One has to concentrate to find a compelling vocal performance from the star of the show on this, his sixth album. The release is laden with guests who, in the case of Brickz and Professor, steal the host’s thunder. On some tracks he fares better, though. LOL, about a prospective weekend special, is infectious, mainly because of a nifty little call-and-response hook. On Lavo, bouncy synths and the presence of PRO, Zakwe and Danger seem to galvanise L’vovo’s energy levels because he turns in a decent performance. Izolo, another propulsive track featuring pretty standard synth arrangements, is another example of how he can excel when given just the right beat. But the more one listens to L’vovo’s music, the more one realises that his appeal lies outside the studio.
On October 26, flanked by his hype man Faraday, L’vovo took to the stage at MTV Base’s Live Urban Smooth Sessions at Melrose Arch. Up against two South African crooners, the house-inflected style of Donald and the Nguni R&B of Afro’traction, one wondered how L’vovo would fare, because he appeared like something of a comeback kid, having pretty much sat out 2011. As it turned out, he emerged on top. Dressed in a tight-fitting salmon-coloured T-shirt, a matching unbent trucker cap and what one would call skinny jeans were it not for his Santa Claus physique, L’vovo tore through Palesa, Inamandla (a track from his 2010 collaboration with DJ Tira’s Afrotainment stable, Irresistable) and the Monwa and Son-evoking EzakwaDerrango. Drenched in buckets of sweat from executing choreographed moves with a commitment beyond the constraints of his weight, L’vovo was in his element, stopping just short of the deprecating moves of overweight dancehall fixture Skyjuice.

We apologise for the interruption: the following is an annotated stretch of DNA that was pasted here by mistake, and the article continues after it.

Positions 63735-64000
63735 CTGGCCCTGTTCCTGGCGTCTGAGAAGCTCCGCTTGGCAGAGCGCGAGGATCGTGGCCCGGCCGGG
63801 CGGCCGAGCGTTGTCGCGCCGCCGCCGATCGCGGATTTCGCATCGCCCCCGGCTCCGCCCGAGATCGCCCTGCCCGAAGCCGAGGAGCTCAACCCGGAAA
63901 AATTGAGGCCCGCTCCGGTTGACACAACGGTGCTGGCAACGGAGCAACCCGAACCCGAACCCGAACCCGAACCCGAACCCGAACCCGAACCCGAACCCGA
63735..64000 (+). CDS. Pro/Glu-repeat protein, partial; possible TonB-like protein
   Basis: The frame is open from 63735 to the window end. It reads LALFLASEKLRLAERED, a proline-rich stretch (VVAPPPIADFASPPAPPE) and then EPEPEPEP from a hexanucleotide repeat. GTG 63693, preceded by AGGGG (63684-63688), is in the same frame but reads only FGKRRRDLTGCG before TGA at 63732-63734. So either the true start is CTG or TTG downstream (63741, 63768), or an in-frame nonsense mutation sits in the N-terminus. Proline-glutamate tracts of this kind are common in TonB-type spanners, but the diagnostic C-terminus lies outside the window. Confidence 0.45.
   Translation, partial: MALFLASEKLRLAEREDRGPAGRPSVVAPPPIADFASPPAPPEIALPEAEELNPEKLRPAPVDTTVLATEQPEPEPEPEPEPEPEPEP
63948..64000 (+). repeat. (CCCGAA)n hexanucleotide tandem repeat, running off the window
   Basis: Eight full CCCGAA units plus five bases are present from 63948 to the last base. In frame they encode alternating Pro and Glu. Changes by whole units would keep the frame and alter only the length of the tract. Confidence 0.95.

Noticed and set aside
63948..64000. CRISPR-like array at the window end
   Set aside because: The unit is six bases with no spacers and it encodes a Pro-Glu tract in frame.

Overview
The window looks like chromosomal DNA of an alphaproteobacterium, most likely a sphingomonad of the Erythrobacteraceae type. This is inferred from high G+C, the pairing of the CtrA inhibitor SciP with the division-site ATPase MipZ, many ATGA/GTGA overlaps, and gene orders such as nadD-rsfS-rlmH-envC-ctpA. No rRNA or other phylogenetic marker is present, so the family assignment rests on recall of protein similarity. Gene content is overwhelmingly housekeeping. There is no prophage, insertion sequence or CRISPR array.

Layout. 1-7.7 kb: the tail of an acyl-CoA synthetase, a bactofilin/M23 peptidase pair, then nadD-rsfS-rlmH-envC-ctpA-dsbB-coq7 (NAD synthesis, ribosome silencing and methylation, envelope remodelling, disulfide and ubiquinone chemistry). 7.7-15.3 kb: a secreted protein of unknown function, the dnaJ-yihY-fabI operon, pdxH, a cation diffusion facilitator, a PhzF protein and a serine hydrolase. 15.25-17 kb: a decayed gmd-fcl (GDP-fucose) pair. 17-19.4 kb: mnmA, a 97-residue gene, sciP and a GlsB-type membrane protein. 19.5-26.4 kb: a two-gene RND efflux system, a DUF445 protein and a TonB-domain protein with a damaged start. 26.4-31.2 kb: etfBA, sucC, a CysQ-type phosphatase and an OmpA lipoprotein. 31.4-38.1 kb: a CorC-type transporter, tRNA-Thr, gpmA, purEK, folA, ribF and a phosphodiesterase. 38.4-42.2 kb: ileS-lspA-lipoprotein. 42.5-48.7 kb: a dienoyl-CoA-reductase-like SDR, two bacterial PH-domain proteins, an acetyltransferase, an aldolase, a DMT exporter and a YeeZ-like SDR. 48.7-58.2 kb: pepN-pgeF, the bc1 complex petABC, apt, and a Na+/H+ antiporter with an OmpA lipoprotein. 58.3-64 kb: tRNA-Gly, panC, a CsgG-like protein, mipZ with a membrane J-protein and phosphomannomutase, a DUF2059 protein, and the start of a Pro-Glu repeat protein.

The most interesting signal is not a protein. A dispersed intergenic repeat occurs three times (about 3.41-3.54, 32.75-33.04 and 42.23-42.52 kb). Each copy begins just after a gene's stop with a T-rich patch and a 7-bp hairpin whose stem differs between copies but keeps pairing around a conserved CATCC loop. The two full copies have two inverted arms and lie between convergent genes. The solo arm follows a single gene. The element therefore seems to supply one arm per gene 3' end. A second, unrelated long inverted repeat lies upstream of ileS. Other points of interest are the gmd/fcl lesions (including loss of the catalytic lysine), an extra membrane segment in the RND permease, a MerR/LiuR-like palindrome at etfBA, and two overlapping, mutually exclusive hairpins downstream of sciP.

At some point during the propulsive house-kwaito mashup of Palesa, an androgynous, plus-sized figure made its way from the back of the crowd to the front of the stage, making a point of dancing approvingly to the song. It is this magnetism, a mixture of minstrelsy and down-home affability that kept him a fixture on the Durban scene for the better part of the past six years, even as sales wavered after his overwhelming platinum-plus debut album, Derrango.
In a sense one can understand L’vovo’s constant scramble for relevance. Because Durban kwaito is essentially politically incorrect party music in which fat wallets and virility are interchangeable and women are spoken of and not to, the Darwinist themes espoused in the music tend to mirror life in the genre itself. Longevity and stability rests with those who control access to production (think Bantwini or DJ Tira) and those who have mastered the art of saying nothing and everything simultaneously (Professor).
For L’vovo, this means looking after his family’s fleet of taxis and growing Derrango Records and Entertainment, a company that does events at university campuses and nurtures young artists keen on the music industry.
“After being under Zakes I decided to grow on my own — to understand what’s happening in the music industry,” he said of his self-reliance of the past few years. “I needed to believe in myself again, to believe in my capacity, to believe that what I was doing was the best and not to depend on other people. There were albums that hadn’t done well and I changed my style to fast beats, which wasn’t my style. I decided I was going back to Bayang’sukela. I couldn’t cope.”
Even though the Durban style continues to influence kwaito, L’vovo feels that the scene has hit a ceiling as an industry. “There aren’t as many artists as you need to grow an industry. You’ve got Professor, L’vovo, Big Nuz, Bha, T’zozo, Tira, Bongz, Zakes, Siyanda, Cndo,” he said, noting that most of those names are DJs. “So it can’t be a movement if there are only a few artists. We need to recruit more.”
For now, though, L’vovo is dancing his way back to the centre of the circle, even if it’s only for one summer.
L’vovo’s new album The Headmaster (Derrango Records) is out now